Her research interest is focused on the successful integration of technology for learning in middle, secondary, and college level instruction. Lately, that interest has been coupled with exploring how to address the 21st century teaching and learning skills, especially those for learning in subject matter/discipline-based classes.



Tom McConnell

Department of Biology

Tom McConnell is an assistant professor in the Department of Biology. He received a B.S. degree in biology education from Purdue University in 1987, a M.S. in secondary science education from Indiana University-Purdue University Fort Wayne in 2000, and a Ph.D. in science education from the Department of Educational Curriculum and Instruction at Purdue University in 2006.


He has been teaching science, mostly biology, since his first teaching assistant position as an undergraduate in 1986. After teaching at the high school level for 14 years, he moved on to the university level. McConnell was a research associate for two years at Michigan State University before he came to Ball State University in 2008. As a science teacher educator, he is able to share his passion for teaching an interesting mix of pre-service and in-service teachers.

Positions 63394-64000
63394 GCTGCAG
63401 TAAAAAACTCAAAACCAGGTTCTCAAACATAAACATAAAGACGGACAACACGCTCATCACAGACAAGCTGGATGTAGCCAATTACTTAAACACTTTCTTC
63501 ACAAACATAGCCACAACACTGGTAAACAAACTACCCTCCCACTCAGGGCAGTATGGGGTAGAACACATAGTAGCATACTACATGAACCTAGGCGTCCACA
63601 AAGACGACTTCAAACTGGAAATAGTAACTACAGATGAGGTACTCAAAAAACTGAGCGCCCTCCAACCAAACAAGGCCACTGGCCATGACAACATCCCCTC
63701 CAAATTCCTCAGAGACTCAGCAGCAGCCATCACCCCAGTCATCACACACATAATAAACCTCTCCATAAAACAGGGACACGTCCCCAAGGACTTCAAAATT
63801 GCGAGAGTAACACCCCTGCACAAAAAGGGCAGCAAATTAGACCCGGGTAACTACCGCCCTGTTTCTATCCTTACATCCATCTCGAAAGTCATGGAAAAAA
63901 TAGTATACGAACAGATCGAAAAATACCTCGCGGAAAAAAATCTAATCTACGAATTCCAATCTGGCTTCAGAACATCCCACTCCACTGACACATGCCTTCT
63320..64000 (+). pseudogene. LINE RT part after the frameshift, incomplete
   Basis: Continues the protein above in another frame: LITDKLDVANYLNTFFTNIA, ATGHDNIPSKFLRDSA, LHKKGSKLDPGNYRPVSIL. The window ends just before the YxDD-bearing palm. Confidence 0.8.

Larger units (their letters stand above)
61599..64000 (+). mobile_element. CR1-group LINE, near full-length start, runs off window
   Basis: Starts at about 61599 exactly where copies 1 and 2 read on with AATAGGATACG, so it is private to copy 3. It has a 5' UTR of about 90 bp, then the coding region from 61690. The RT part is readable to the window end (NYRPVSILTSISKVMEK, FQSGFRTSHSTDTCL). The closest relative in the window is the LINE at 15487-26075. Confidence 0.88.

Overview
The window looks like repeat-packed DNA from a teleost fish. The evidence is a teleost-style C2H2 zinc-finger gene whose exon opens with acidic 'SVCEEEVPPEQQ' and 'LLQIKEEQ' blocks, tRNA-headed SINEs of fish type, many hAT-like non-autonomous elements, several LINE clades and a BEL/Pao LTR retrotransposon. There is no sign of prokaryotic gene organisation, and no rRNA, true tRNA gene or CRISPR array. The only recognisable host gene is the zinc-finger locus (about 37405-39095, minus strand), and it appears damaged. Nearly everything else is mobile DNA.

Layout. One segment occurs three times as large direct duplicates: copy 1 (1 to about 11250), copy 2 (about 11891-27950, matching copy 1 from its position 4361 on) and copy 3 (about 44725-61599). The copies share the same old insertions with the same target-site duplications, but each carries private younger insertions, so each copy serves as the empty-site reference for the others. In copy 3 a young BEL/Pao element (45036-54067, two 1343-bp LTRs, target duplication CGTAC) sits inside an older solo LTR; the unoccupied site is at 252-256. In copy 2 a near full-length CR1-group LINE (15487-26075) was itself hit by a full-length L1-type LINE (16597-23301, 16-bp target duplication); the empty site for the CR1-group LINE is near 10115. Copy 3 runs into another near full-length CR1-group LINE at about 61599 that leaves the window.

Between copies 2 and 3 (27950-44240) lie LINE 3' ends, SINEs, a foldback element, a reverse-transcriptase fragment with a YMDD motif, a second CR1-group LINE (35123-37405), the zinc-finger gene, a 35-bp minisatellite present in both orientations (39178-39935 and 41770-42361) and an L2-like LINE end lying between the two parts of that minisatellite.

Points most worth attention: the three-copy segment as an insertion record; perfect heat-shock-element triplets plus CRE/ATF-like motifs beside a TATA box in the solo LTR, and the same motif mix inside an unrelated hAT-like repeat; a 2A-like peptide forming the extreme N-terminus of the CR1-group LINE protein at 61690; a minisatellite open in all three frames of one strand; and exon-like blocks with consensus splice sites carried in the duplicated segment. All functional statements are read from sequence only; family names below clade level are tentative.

McConnell’s research interests are science teacher professional development, problem-based learning, action research and reflective practice, technology integration in the science classroom.




MucherahWilfridah M. Mucherah
Department of Educational Psychology

Winnie Mucherah is an associate professor in the Department of Educational Psychology. She earned a bachelor’s degree in education, language, and philosophy of religious studies from Kenyatta University, Nairobi, Kenya, in 1990; M.A. and Ph.D., both in human development, from the University of Maryland in 1995 and 1999, respectively.

Mucherah has been teaching at Ball State University for ten years. She teaches developmental psychology courses (child psychology, adolescent development, and life-span development).

She is interested in classroom climate as a confluence of technology, gender, and ethnicity. She also does program evaluation. Mucherah is also interested in middle school students’ motivation in reading and immigrants’ use and maintenance of their native language. She is currently conducting cross-cultural research in the area of classroom climate, goal orientation, self-concept, and academic achievement.

Two years ago, she co-authored a grant from the provost’s initiative on immersive learning and consequently became a co-principal investigator on a project that has developed a partnership with two Kenyan universities for faculty/student exchanges and research collaboration. As a result this partnership, she will be taking students to Kenya this summer.

Mucherah is a guest reviewer for the Journal of Teacher Educator, Journal of Black Psychology, and the Journal for the Education of the Gifted.